Tuesday, 1 November 2016

Voting in the Upcoming U.S. Elections

The following is from a message that was sent out to Young Israel members from Bob Levi, Chairman of the Board, National Council of Young Israel. I thought it was worth sharing - RBH
...I would like to magnify the importance of voting by pointing out that participation in elections is not only a civic responsibility, but also a halachic obligation for Orthodox Jews. This point must have resonance with our co-religionists who are deeply disappointed in the candidates and, therefore, are considering sitting out this election.

I would respectfully suggest that we follow a path consistent with Halacha, as articulated by Rav Yosef Soloveitchik TZ’L and Rav Moshe Feinstein TZ’L. In 1940, Rav Soloveitchik wrote “only a political system can guide people” within the marketplace of political and legislative ideas. The Rav concluded that a Jew “fulfills G-d’s will in working for the public good” and, as a consequence, we must vote in elections.  Also, the words of Rav Feinstein are decisive when he wrote in October 1984:  “A fundamental principle of Judaism is hakaras ha-tov – recognizing benefits afforded us and giving expression to our appreciation. Therefore, it is incumbent upon each Jewish citizen to participate in the democratic system which guards the freedoms we enjoy.”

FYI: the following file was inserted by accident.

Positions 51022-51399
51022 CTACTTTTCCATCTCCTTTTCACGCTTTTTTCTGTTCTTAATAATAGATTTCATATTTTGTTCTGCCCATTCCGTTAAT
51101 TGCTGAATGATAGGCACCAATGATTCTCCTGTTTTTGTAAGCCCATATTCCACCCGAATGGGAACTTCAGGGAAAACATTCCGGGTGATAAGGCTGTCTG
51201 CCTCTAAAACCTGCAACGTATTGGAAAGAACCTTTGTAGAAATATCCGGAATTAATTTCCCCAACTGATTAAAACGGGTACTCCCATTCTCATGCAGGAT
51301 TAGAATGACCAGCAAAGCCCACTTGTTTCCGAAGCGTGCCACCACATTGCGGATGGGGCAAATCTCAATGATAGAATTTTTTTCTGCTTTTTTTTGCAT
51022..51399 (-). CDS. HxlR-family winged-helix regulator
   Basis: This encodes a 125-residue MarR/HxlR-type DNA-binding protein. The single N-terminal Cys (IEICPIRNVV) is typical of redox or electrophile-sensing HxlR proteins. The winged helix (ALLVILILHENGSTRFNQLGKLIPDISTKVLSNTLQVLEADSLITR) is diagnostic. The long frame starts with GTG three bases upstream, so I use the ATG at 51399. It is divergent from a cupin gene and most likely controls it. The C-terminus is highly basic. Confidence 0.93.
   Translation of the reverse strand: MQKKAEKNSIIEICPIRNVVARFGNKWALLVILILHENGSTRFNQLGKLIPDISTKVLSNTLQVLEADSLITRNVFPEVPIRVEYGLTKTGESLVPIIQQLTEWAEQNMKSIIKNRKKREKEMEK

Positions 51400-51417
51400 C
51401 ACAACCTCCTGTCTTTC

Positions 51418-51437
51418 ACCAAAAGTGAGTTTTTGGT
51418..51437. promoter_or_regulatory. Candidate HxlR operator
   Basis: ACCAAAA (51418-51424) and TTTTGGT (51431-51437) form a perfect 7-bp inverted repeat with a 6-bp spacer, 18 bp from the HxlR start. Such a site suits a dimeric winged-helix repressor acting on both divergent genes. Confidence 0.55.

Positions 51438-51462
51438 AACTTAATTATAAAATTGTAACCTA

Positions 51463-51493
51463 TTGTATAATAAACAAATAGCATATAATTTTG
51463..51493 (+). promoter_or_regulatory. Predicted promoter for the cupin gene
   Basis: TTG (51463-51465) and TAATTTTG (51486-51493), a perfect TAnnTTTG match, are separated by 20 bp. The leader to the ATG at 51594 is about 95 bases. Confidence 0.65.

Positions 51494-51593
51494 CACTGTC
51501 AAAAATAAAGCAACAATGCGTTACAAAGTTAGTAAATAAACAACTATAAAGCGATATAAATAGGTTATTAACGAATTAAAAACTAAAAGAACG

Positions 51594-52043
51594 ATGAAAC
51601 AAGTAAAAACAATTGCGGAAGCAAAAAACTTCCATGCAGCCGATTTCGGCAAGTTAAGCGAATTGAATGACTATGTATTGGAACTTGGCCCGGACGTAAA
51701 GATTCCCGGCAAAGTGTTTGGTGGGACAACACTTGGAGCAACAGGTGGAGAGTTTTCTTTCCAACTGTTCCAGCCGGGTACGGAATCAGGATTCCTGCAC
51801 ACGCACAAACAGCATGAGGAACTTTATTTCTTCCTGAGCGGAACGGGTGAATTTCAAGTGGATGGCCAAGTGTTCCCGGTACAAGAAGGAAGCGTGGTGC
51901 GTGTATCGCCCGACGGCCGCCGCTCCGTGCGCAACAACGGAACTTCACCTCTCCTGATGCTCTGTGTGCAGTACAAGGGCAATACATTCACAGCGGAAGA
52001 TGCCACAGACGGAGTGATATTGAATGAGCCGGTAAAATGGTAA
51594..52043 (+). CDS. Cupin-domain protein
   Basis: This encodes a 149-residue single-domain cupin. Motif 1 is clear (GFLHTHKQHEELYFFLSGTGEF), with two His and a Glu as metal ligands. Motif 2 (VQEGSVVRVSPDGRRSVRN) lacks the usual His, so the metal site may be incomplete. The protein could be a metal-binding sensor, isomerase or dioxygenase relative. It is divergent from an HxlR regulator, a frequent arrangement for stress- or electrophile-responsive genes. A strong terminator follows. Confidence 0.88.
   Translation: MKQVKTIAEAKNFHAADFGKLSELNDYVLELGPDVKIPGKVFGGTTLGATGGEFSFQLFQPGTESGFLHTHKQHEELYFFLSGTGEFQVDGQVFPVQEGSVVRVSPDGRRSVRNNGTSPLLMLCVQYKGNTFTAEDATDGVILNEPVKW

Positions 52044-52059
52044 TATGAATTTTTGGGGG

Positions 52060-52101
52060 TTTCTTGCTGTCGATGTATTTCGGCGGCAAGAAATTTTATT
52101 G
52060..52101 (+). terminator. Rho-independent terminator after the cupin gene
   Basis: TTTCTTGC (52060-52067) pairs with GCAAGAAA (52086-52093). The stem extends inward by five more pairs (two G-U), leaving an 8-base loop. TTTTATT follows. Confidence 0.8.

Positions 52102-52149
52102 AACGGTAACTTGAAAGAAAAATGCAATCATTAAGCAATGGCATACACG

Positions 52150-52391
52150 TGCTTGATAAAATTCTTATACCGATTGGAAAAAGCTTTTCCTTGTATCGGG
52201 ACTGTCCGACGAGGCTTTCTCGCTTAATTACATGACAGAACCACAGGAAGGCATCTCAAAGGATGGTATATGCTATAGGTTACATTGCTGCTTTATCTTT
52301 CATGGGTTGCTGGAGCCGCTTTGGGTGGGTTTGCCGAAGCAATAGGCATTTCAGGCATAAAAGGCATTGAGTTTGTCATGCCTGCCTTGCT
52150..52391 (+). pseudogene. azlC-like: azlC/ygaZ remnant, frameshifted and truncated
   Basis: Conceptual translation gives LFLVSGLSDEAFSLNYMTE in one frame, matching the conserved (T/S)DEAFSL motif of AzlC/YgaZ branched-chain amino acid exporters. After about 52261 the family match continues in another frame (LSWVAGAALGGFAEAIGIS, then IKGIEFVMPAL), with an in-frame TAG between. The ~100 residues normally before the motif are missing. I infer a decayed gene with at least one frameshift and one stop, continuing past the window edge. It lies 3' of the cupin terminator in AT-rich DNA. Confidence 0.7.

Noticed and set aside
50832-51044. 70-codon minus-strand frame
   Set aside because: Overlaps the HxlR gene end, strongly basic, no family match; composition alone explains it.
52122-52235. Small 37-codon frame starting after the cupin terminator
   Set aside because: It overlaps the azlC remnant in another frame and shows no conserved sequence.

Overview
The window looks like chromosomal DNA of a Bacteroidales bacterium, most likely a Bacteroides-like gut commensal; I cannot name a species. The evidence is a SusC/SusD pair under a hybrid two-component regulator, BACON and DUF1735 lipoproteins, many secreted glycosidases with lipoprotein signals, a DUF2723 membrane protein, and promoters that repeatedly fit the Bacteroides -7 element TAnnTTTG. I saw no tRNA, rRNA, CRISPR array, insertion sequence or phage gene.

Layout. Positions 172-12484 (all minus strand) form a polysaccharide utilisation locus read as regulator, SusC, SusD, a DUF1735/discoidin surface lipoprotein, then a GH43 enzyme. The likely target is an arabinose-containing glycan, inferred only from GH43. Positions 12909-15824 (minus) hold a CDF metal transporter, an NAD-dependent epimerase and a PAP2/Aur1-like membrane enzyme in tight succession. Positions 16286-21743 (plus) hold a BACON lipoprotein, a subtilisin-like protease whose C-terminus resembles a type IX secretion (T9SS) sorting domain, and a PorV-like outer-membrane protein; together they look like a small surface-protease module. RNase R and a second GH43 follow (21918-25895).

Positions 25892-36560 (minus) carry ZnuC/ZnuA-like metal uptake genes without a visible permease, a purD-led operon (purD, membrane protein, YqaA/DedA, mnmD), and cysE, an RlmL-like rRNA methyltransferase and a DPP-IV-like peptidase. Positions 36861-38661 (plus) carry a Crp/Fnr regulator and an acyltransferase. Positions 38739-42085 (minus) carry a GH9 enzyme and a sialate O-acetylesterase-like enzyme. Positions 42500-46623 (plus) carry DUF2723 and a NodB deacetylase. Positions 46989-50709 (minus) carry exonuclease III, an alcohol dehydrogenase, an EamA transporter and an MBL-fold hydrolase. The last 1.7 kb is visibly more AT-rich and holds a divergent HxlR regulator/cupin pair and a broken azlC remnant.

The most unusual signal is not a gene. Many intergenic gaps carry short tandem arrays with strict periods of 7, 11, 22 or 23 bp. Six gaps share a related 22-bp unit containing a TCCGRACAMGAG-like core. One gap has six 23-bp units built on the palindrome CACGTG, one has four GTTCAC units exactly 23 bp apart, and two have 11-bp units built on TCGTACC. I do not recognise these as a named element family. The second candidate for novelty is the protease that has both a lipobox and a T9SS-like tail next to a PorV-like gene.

Furthermore, on a practical level, elected officials are attentive to Jewish voting turnout. As a result, our ability to influence legislative decisions impacting our community is linked to engagement in the electoral process. So, I urge each and every Young Israel Branch member and supporter of the Young Israel movement to vote in this year’s election.


Bob Levi
Chairman of the Board
National Council of Young Israel

1 comment:

micha berger said...

Given the electoral college system, most (but not an overwhelming majority of) observant Jews are in states where the chance their vote might matter is negligible. Floridians, Philly, and the Los Vegas eruv excepting, as well as some smaller communities.

Someone in one of the states that heavily lean one way or another who is thinking of not voting for reasons of disgust with their choices could accomplish their goal best by voting for a write-in. Not voting says to the parties, "I don't care, ignore my opinion". But bothering to come in and voting for "none of the above" says "I do care but just can't bring myself to vote for your candidate, so you really need to do better next time".